You are preparing to write a formal report to be presented to management at your workplace. What are some potential needs for this audience you should be aware of when writing the report? What are the risks of not considering the audience’s needs? As explained in week five (The University of Phoenix, 2014).
Writing a Proper Report
Writing a formal report to management can be difficult as well as time-consuming. You must know who your audience is and what important topics your management team wants to hear. It is very easy to get off track and present data that is not relevant to the audience that you are directing the report to. You must know your audience. There are several things the author writing the report needs to know, in order to ensure that the management team will understand. The first thing that should be considered is, knowing who your audience is. It is important to know who the managers reading this report are. This makes a difference because you want to capture an audience by the job they have. If the report is a descriptive report about product design, you will not want to write a report about sales revenue. The report must fit the audience.
Another important factor the writer should know is, knowing the audiences special interests or prejudices they may have about the information you are going to present. It is important to write the report around the facts and to not try to put in too much feeling. Facts are the only things that should be considered. Let the audience think for themselves and make their minds up based on the data that is being presented. Be prepared and have charts or other supporting documentation ready and available, so that the report can be backed up to support the report. Always pay attention to grammar and watch for any syntax errors in your writing.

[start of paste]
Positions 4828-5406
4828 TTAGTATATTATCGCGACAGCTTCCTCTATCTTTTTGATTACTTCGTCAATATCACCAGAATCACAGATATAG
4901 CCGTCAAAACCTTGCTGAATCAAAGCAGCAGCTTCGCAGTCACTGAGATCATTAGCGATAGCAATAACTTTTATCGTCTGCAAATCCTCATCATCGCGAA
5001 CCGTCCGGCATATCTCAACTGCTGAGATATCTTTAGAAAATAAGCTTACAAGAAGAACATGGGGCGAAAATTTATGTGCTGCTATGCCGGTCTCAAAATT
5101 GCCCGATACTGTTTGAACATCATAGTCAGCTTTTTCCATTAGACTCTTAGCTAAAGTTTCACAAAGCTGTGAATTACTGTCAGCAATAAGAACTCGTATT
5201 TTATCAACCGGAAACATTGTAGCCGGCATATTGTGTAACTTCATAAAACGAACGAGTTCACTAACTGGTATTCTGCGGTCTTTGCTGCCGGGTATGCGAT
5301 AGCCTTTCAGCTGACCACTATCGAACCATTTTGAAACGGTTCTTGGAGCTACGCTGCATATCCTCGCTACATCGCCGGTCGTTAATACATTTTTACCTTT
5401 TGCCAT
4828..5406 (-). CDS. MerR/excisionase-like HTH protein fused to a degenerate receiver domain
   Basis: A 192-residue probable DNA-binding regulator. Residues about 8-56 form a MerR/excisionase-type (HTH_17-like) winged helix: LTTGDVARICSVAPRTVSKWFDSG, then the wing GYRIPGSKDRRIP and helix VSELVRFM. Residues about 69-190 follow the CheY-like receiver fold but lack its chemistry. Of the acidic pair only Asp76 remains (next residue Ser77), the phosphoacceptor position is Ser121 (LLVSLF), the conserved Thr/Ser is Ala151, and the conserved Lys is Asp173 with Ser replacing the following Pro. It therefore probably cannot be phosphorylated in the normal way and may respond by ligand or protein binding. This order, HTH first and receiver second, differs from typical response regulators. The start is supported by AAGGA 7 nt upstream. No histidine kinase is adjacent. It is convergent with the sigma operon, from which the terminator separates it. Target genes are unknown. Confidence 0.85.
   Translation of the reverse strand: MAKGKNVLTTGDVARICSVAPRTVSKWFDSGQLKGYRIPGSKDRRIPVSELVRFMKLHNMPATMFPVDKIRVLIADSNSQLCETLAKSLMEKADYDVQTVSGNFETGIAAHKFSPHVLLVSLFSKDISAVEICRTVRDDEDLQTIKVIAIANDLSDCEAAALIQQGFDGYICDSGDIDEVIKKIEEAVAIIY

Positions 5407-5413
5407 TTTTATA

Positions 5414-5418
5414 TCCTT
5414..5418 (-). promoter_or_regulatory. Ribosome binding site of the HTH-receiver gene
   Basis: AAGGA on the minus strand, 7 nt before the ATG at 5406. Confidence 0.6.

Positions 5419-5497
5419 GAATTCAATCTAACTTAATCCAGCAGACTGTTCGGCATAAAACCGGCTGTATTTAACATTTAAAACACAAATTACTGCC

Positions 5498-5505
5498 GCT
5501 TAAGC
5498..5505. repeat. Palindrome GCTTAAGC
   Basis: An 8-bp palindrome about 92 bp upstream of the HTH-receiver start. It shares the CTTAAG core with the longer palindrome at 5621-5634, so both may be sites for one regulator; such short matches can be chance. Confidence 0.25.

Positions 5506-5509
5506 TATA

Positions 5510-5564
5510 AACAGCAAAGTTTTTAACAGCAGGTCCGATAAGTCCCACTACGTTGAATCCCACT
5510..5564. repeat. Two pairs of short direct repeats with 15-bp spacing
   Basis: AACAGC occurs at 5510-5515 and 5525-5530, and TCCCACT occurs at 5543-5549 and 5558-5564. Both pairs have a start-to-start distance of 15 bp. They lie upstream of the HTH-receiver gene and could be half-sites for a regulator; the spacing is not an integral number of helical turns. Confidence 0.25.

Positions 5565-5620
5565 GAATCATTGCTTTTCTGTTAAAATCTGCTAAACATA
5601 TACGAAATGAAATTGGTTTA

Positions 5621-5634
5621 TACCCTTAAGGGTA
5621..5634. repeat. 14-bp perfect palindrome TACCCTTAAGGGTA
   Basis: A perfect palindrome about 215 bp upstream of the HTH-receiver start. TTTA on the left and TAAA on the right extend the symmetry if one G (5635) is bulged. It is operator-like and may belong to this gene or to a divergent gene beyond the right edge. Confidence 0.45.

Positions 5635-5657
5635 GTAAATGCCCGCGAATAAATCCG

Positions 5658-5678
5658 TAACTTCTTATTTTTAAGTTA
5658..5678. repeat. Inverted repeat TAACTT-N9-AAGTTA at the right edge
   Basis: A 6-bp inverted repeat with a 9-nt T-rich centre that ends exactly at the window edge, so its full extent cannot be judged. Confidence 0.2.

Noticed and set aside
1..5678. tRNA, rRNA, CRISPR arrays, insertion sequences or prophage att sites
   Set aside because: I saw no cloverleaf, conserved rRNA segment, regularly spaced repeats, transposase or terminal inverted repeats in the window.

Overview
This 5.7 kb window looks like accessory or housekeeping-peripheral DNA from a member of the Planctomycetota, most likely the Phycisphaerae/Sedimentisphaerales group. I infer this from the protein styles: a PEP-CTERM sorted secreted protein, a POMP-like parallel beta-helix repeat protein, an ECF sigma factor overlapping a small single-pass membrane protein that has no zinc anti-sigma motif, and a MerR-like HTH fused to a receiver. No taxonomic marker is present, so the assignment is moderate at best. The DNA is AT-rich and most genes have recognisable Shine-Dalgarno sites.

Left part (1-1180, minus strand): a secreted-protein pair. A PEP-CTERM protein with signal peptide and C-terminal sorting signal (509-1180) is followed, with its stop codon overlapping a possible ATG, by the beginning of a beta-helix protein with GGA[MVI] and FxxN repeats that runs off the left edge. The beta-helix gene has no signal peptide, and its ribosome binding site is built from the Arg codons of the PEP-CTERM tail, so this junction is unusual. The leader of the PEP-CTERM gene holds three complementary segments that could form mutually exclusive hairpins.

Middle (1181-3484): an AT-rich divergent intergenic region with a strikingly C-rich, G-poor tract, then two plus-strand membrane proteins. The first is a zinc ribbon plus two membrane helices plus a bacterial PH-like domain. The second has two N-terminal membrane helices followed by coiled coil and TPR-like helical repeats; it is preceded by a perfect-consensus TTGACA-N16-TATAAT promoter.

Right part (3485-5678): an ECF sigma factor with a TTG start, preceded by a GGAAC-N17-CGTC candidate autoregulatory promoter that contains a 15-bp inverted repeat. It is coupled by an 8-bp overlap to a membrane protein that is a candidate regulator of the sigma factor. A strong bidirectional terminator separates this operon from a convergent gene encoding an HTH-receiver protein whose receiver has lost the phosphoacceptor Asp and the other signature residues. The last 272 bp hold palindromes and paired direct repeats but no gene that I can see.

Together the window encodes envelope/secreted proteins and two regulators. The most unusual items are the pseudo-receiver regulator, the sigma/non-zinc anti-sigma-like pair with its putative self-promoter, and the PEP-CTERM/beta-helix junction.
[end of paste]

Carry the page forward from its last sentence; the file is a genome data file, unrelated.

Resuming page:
It is crucial that the audience sees that the report is credible, properly written and that it flows well so that the audience can understand the report. Formal reports are more detailed and have a lot more detail than a non-formal report. Paragraphing the formal report will be easy for the audience to read. There are a lot of risks involved if these guidelines are not met. The audience has particular needs that they will be looking for, and making certain that these measures are there will lead to success. In conclusion, it is crucial that writers understand who the audience is. A formal report should always have the information in it that fits the audience. You might lose your audience, and the report may be seen as non-credible if the facts are not presented the way they should be.
The University of Phoenix. (2014). Week Five: Audience Analysis and Reception. Retrieved from The University of Phoenix, XBCOM/275 website. Educational Psychologist. (2010). Writing for whom? Cognition, motivation, and a writer’s audience.. Retrieved from Educational Psychologist, XB/COM 275Communication Process Model website.